Canine Hip Dysplasia, The Goal is Prevention.
Haney, Pamela S et al. “Effectiveness of PennHIP and Orthopedic Foundation for Animals measurements of hip joint quality for breeding selection to reduce hip dysplasia in a population of purpose-bred detection dogs.” Journal of the American Veterinary Medical Association vol. 257,3 (2020): 299-304.
Key Point: PennHIP DI values were an effective measurement of hip joint quality for selecting breeding stock, and using these values significantly improved hip joint quality in a population of purpose-bred dogs.
Canine hip dysplasia (HD) is the most inherited orthopedic disease in dogs. Hip dysplasia commonly occurs in dogs due to abnormal development of the coxofemoral (hip) joint and is characterized by laxity (loosening) of the joint, (subluxation or luxation of the femoral head from acetabulum) and eventually degenerative joint disease. There are several factors that contribute to the development of hip dysplasia in dogs. Hip dysplasia is a genetic disease with highly heritable traits, and there is an increased risk in overweight and very active dogs. Dogs with hip dysplasia often show mild signs of lameness which becomes more pronounced after exercise due to the instability of the joint and the degenerative changes taking place. Options for treating hip dysplasia include medical management or surgical intervention. The best option for treatment may be prevention, although many believe the disease is too inbred to do anything about. (Link to https://www.arizonacanineorthopedics.com/hip-dysplasia.html for more information on treatment options once HD has been diagnosed)
Briefly, there are a multitude of diagnostic modality to confirm the diagnosis of HD. Radiographs (X-rays) of the hips are by far the most common diagnostic utilized. In the United States, the two most common views are the OFA style radiograph series, and the PennHIP radiograph series. The OFA style looks at the subjectively appearance of the hip at 2 years of age and older; the PennHIP can be performed as early as 16 weeks of age and places the hips in a weight bearing stance (or distracted) to evaluate and quantify the amount of laxity is in the joint. A landmark study by Dr. Powers in 2010 revealed the inferiority of the OFA style technique, where 52-94% of OFA-rated fair to excellent had moderate laxity on PennHIP evaluation, thus a moderate to high-risk of developing osteoarthritis secondary to hip dysplasia.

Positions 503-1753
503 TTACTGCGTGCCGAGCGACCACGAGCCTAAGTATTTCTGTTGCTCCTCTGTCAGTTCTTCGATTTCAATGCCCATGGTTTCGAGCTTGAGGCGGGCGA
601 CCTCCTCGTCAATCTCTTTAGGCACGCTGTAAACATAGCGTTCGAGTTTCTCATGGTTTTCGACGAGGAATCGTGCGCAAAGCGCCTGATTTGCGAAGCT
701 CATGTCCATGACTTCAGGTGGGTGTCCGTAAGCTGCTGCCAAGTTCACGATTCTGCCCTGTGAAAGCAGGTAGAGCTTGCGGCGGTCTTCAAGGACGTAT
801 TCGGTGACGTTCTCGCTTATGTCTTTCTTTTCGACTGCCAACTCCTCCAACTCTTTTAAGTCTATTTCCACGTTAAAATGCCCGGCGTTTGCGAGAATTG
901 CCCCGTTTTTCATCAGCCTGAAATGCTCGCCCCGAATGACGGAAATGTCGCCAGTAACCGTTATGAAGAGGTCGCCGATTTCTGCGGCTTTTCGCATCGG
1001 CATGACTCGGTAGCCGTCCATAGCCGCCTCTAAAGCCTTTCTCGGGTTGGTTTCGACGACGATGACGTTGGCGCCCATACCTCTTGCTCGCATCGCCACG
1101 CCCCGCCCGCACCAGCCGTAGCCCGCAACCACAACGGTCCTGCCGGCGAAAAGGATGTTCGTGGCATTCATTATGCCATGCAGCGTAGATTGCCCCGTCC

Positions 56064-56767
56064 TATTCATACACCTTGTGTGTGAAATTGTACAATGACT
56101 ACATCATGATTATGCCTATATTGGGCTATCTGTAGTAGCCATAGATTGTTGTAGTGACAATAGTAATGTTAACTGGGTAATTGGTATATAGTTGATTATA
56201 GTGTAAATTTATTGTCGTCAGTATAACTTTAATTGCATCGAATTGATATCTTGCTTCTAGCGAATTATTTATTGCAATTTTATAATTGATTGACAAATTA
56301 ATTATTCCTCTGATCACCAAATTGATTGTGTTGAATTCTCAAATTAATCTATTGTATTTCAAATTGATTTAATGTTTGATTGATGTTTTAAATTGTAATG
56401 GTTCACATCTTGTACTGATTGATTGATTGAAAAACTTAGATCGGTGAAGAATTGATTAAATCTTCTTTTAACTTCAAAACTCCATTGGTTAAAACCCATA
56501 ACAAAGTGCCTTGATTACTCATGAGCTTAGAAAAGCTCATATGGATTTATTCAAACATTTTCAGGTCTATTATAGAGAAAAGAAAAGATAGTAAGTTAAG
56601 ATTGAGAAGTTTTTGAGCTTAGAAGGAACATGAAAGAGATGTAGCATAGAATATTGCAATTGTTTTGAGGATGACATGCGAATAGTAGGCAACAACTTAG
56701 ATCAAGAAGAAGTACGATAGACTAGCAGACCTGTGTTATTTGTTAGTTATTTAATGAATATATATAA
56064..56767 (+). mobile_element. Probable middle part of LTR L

Until recently, neither technique has been shown to be superior in improving the hip joint quality in a population over time. Dr. Haney and colleagues evaluated 615 purpose-bred detection dogs from 2001 until 2017. In the first 13 years, dogs selected for breeding were evaluate and chosen based off of OFA scores only, whereas the subsequent 3 year dogs were selected and assessed by both OFA and PennHIP. They found that using OFA only did not show an improvement in hip joints over time. After implementing selective breeding with incorporation of PennHIP evaluation, the percentage of dogs with non-dysplastic hip joints (normal hips) increased by 22%. This was statistically significant and supports the role of using PennHIP to choose breeding stock dogs, thus potentially positively affecting the hip joints of the subsequent generations. See figure 1 below.
So how does this information help us? It takes dedicated and informed owners, breeders, and veterinarians to help reduce canine HD in a population! Pedigree depth should be established and only dogs with non-dysplastic hip joints should be mated, thus applying positive selection pressure to at-risk breeds. To our knowledge, the best current diagnostic for this effort is PennHIP evaluation. If you are an owner, ask your breeder about the sire and bitches hip evaluation - did they have a PennHIP done? If not, ask them to! Did you just rescue a dog from the shelter and have no idea what you gorgeous mutt is predisposed, ask your veterinarian about PennHIP screening! Have you had a dog with HD before and want to see if your dog is at risk, this can be done at the same time their neuter/spay, potentially earlier!
Brian Petrovsky, DVM, Diplomate, American College of Veterinary Surgeons (Small Animal)
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